On Monday, President Obama signed the Trade Promotion Authority (TPA) bill, fast-tracking the TPP (Trans Pacific Partnership). Yesterday, it was revealed that the bill has a hidden provision not to the liking of the Obama Administration. The Trojan horse amendment to the bill calls on U.S. trade negotiators to pressure European partners not to boycott Israeli businesses operating in the occupied Palestinian territories. The language here is very important. While the U.S. officially opposes the boycott, divest, sanction (BDS) movement against Israel, it also officially opposes the Israeli occupation of the West Bank and East Jerusalem as well as the building of Jewish settlements there. The language in the bill lends legitimacy to the idea that the occupied territories and Israel are one and the same. State Department spokesman John Kirby said,
“The United States government has … strongly opposed boycotts, divestment campaigns, and sanctions targeting the State of Israel, and will continue to do so…However, by conflating Israel and ‘Israeli-controlled territories,’ a provision of the Trade Promotion Authority legislation runs counter to longstanding U.S. policy towards the occupied territories, including with regard to settlement activity.”
It is highly likely that the administration knew about the language of the amendment beforehand and the president signed the bill into law anyway, given that the Huffington Post reported on the language as early as May 28, 2015. This shows that President Obama cares more about the free trade agreement than he does about the plight and agony of the Palestinian people under occupation. It is yet another sign of the U.S.’s pro-Israel bias despite the pretense of being a neutral arbiter of the conflict.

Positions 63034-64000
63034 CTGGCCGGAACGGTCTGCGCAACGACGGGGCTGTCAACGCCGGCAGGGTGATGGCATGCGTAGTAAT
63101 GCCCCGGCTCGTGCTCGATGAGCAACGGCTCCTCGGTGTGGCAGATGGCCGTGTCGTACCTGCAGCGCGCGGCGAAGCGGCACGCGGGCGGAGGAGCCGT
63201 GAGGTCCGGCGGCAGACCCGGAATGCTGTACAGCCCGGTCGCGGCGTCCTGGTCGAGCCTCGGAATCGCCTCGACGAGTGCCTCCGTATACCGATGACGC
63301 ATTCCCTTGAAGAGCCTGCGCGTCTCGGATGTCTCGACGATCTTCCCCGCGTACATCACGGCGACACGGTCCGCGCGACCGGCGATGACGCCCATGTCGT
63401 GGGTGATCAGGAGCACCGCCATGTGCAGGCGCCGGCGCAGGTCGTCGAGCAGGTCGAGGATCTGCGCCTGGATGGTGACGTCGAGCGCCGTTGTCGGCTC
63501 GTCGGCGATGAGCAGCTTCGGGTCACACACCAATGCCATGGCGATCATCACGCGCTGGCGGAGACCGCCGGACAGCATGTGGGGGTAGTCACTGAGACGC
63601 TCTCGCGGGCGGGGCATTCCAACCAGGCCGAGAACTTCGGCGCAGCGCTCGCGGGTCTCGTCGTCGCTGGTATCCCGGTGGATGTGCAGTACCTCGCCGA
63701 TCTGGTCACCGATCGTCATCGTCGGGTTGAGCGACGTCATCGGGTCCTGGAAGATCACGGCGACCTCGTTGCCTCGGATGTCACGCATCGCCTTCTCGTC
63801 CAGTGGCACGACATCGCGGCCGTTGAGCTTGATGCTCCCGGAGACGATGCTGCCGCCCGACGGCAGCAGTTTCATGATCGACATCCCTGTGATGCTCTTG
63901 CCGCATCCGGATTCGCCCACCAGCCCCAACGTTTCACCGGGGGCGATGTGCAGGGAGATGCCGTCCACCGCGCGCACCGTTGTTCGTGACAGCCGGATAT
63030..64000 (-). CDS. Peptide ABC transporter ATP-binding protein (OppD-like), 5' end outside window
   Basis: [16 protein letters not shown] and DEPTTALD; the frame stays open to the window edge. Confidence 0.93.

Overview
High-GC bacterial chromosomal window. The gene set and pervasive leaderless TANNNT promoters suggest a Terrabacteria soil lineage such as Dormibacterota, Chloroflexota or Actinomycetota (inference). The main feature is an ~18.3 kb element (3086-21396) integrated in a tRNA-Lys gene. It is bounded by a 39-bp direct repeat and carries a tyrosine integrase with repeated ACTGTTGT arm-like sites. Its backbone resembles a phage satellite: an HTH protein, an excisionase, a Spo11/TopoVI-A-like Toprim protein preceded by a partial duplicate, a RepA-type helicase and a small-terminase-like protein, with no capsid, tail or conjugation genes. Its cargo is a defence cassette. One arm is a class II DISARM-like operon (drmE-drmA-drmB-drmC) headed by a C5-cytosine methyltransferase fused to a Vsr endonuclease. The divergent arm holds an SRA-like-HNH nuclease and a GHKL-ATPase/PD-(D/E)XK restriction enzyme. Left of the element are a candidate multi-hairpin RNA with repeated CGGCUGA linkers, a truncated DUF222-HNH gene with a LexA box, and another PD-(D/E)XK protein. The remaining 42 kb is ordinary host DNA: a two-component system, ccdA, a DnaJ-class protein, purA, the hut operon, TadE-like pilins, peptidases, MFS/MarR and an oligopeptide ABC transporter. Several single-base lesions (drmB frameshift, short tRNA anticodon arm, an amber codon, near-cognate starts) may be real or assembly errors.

What is also disconcerting is the role that the American Israel Public Affairs Committee (AIPAC) played in creating and inserting the amendment. As the Huffington Post reports,
“The passage of this language out of the Senate is a major victory for the American Israel Public Affairs Committee, the pro-Israel lobbying group thatplayed an advisory role in drafting the language and pushed for its unmodified passage. [Emphasis added]
The amendments are based on a stand-alone bill authored by Sen. Ben Cardin (D-Md.), the ranking member of the Senate Foreign Relations Committee…Cardin made no noticeable effort to gather co-sponsors or publicize the legislation. Rather, he, along with Sen. Rob Portman (R-Ohio), offered the legislation as an add-on to the trade bill, where the subtle difference between opposing boycotts of businesses in “Israel” and in ‘territories controlled by Israel’ went unnoticed by lawmakers.”
This is proof positive of the power AIPAC has over members of Congress from both political parties. But it also shows the fear that Israel, AIPAC, and pro-Israel newspapers harbor toward the BDS movement. One of the most prestigious U.S. newspapers, the New York Times, has devoted several articles attacking and defaming the effort.
This debacle also shows how corrupt the American legislative process has become. This is not the first time powerful interests have played a role in writing legislation. These interest groups are becoming more bold—to the extent that they are dictating the actual language of the amendment. On May 23, 2013, the New York Times reported that some of the language of the financial regulations bill passed by Congress and signed by President Obama was written by Citibank.
The sad reality of Congress today is that an institution the founding fathers intended to handle the business of the people has become an institution that does the business of interest groups—right down to allowing them to write the actual legislation as they see fit.